Icelandic production company Truenorth, which co-produced the Netflix series The Valhalla Murders, is assisting on the project, although again, it’s unclear in what capacity.

The film crew has been abiding by strict quarantine rules in order to maintain a safe set. New guidelines that go into effect tomorrow specifically allow for contact in stage rehearsals, music performances, and filmmaking.

Icelandic Composer of Chernobyl Nominated for Emmy

Hildur Guðnadóttir

Icelandic composer Hildur Guðnadóttir has been nominated for a 2019 Emmy Award for her original music for the TV series Chernobyl. Hildur’s atmospheric soundscape, sculpted from live recordings made inside the nuclear power plant where the show was filmed, has been praised for how its weaves seamlessly into the action of the series.

HBO production Chernobyl is a historical drama miniseries which centres around the aftermath of the Chernobyl nuclear disaster of April 1986. To write the score, Hildur visited the shooting location, a nuclear power plant in Lithuania, and made live recordings of its atmospheric sounds. “I wanted to explore what a nuclear disaster sounds like – to go into the plant, put on the gear, walk through the huge spaces, smell how it smells,” she told Iceland Review in a recent interview. Alongside sound engineer Chris Watson and score producer Sam Slater, Hildur observed and recorded the plant’s hums, echoes, and thuds, produced by everything from dosimeters to doors.

It’s these recordings that were moulded into the score for Chernobyl in the place of traditional instruments. “Often film music is boosting the emotion on the screen,” Hildur explains. “But because the events at Chernobyl were so devastating in themselves, I found it was really important that I wasn’t exaggerating anything with thriller music or dramatic strings, I wanted to approach the music very honestly.”

Hildur is featured in the August-September issue of Iceland Review magazine, where she talks about her work on Chernobyl as well as upcoming Hollywood film Joker, starring Joaquin Phoenix. Subscribe to Iceland Review here.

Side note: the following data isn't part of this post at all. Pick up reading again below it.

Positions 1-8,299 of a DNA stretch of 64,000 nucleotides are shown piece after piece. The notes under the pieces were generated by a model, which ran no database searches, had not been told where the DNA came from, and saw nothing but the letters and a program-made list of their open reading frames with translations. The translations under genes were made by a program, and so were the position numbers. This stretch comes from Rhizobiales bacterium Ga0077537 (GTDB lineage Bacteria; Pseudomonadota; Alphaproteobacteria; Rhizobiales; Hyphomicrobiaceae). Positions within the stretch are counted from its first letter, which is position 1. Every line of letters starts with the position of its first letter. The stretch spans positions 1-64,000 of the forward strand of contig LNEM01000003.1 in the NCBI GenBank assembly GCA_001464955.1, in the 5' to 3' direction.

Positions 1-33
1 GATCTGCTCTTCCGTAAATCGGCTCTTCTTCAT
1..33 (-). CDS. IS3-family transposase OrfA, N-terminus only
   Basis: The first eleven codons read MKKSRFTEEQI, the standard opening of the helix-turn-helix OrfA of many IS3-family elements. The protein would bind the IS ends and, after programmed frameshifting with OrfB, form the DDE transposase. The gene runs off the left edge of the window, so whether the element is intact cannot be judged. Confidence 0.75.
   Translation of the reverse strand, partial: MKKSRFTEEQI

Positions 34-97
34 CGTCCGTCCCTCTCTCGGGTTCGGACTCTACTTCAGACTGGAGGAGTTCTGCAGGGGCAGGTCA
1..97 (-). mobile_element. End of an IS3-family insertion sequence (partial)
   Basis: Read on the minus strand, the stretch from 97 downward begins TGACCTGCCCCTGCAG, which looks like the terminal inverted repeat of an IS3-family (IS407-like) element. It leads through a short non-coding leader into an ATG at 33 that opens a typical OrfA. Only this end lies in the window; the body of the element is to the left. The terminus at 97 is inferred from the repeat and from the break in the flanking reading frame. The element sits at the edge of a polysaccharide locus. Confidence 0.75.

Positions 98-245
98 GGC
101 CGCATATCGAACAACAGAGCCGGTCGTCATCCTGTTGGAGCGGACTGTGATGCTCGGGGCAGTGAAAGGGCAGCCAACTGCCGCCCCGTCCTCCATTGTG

Netflix to Co-Produce Its First Icelandic Series

Netflix will be co-producing its first Icelandic TV series, The Valhalla Murders, RÚV reports. Variety confirms that the streaming giant will be investing €5.5 million [$6.3 million] in the eight-part series, which is set to premier Christmas 2019 on RÚV.

The story will center around Arnar, a Copenhagen-based police profiler who returns to Iceland to investigate his home country’s first serial killer case. At first, the murders don’t seem to be related, but then Arnar and local cop Kata discover that they are all connected to a now-closed home for boys called Valhalla, and the horrendous crimes that took place there 35 years before.

The series—which will be in Icelandic, despite its English title—has been coauthored by a talented group of writers: Margrét Örnólfsdóttir (Trapped 2 and Prisoners), Ottó Geir Borg (I Remember You), Mikael Torfason (Made in Iceland) and crime author Óttar M. Norðfjörð. Björn Thors (Prisoners; Paris of the North) will star as Arnar and Nína Dögg Filippusdóttir (Prisoners; Trapped) as Kata.

“This is a historic contract with Netflix” said Magnús Geir Þórðarson, RÚV’s director general. “This fascinating project in general is a big result for our more ambitious and focused work at RÚV aimed at massively increasing the selection, distribution, and above all else, the quality of Icelandic TV material.”